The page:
An undisputed master of the keyboard, Soviet pianist Emil Gilels is widely considered one of the greatest pianists of the twentieth century. Throughout his development from child prodigy to full-fledged virtuoso, Gilels astonished audiences with his flawless technique and unique tone, performing and recording music from a wide-ranging repertoire, stretching from Baroque and Romantic to twentieth century composers.
Born on 19 October 1916 in Odessa, Gilels had perfect pitch and showed exceptional talent from a very early age. He began lessons at the age of 5 with Yakov Tkach as his piano teacher, whom Gilels later credited with laying the foundations for his technique. In 1929 Gilels gave his first public concert, and in the same year he entered the Odessa Conservatory in the class of Bertha Reingbald, who further nurtured Gilel’s musical attributes. Gilels would later refer to her as his ‘musical mother’.
Under the guidance of Reingbald, Gilels took part in the First All-Union Competition of Performers in Moscow in 1933, winning the first prize by unanimous decision. This victory would mark a turning point in the career of the young pianist, spreading Gilels’s fame throughout the USSR and leading to a nationwide concert tour that, however, he had to cut short in order to continue with his studies. Gilels graduated from the Odessa Conservatory in 1935 and was subsequently accepted as a postgraduate student at the Moscow Conservatory, where he studied with the great pedagogue Heinrich Neuhaus, the master of Moscow’s school of pianism (Sviatoslav Richter, who knew Gilels well, was a fellow-student in the class of Neuhaus).
In 1936 Gilels took the second place award at the International Vienna Music Academy Competition, and two years later was awarded first prize at the Queen Elisabeth International Music Competition in Brussels. During World War II, Gilels performed in open-air recitals on the frontline in order to boost the morale of Soviet soldiers.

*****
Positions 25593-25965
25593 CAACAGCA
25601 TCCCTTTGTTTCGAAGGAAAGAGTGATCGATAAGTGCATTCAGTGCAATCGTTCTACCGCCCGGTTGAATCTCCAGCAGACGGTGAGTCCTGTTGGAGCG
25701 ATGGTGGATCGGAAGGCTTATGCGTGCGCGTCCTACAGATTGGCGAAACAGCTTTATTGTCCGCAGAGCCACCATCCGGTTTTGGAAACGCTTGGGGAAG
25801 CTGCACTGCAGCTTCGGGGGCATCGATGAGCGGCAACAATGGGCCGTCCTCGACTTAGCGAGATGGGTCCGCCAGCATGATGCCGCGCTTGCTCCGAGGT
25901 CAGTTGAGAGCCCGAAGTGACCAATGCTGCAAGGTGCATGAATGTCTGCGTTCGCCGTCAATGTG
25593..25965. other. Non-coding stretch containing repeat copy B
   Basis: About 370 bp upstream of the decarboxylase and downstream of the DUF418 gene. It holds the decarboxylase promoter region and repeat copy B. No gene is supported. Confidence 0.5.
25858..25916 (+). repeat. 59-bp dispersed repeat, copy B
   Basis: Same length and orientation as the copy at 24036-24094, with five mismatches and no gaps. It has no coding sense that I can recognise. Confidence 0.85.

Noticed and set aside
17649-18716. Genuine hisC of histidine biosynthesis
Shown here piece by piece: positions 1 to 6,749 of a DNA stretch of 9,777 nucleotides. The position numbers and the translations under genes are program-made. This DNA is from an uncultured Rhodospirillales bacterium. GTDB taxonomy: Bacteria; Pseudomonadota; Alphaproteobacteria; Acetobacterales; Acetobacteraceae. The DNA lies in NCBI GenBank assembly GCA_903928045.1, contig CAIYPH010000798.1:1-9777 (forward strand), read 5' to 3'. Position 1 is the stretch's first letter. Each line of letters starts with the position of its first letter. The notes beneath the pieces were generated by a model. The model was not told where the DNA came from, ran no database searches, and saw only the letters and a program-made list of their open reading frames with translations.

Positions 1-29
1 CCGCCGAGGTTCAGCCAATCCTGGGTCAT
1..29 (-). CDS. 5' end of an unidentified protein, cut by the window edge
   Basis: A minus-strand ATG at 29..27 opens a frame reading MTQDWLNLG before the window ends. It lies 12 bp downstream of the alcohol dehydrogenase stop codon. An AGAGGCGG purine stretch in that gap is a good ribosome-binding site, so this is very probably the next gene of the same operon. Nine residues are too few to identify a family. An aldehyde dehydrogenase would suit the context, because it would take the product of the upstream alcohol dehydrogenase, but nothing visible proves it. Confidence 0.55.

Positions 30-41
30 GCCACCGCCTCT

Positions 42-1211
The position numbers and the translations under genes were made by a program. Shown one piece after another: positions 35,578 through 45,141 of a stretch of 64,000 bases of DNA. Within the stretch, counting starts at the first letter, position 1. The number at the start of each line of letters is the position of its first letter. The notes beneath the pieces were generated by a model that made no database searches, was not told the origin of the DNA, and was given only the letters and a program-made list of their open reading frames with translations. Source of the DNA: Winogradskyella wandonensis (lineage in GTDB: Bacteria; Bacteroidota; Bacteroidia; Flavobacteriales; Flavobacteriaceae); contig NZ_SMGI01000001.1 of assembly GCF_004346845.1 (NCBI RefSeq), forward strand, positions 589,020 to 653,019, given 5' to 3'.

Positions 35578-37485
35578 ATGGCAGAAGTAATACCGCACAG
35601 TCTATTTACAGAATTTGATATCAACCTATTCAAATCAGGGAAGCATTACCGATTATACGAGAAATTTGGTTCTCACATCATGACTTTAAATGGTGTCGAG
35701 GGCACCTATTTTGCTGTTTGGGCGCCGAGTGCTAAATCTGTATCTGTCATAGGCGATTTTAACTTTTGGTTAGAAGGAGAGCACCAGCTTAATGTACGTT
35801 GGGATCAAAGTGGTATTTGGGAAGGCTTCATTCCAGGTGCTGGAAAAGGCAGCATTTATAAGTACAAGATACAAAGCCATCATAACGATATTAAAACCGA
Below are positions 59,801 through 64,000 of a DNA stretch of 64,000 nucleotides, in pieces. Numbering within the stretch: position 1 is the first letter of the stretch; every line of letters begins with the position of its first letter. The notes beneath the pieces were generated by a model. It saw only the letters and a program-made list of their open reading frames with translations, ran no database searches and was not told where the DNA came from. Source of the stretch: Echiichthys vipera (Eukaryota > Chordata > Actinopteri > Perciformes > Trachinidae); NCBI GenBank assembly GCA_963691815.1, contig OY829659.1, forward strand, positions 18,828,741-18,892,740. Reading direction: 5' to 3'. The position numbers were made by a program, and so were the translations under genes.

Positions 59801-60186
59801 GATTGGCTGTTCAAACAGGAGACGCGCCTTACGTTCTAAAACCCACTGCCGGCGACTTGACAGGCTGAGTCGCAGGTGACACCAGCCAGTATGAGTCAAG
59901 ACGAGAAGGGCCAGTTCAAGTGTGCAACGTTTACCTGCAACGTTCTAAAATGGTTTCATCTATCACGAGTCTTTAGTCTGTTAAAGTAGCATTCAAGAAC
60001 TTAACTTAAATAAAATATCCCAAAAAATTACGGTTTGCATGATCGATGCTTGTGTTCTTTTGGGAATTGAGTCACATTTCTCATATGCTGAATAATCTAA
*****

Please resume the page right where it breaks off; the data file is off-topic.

Following the war, Gilels toured Eastern Europe as a soloist and also gave concerts with his sister Elizaveta, an accomplished violinist. Gilels was one of the first Soviet artists allowed by the Soviet regime to travel and give concerts in the West. In October 1955 he gave his American debut with the Philadelphia Orchestra and Eugene Ormandy.
Gilels left behind him a rich recording legacy, featuring music from composers such as Liszt, Chopin, Tchaikovsky, Rachmaninov, Scriabin, and Prokofiev. He also made acclaimed recordings of chamber music with violinist Leonid Kogan and cellist Mstislav Rostropovich. He died in Moscow on 14 October 1985, while still in the process of recording the full cycle of Beethoven’s 32 piano sonatas, thus leaving the project unrealized.
His life’s work, however, remains a lasting legacy and a testament for his unmatched command of the keyboard, superb musicality, and singular sound (which pianist Evgeny Kissin has described as the “golden sound”). As Klaus Bennert puts it in the liner notes for Gilel’s last recording of the Beethoven sonatas, he was a“master pianist who began his career as a dynamic, titanic figure and who ended it by mediating with Olympian ease between intellect and emotion.”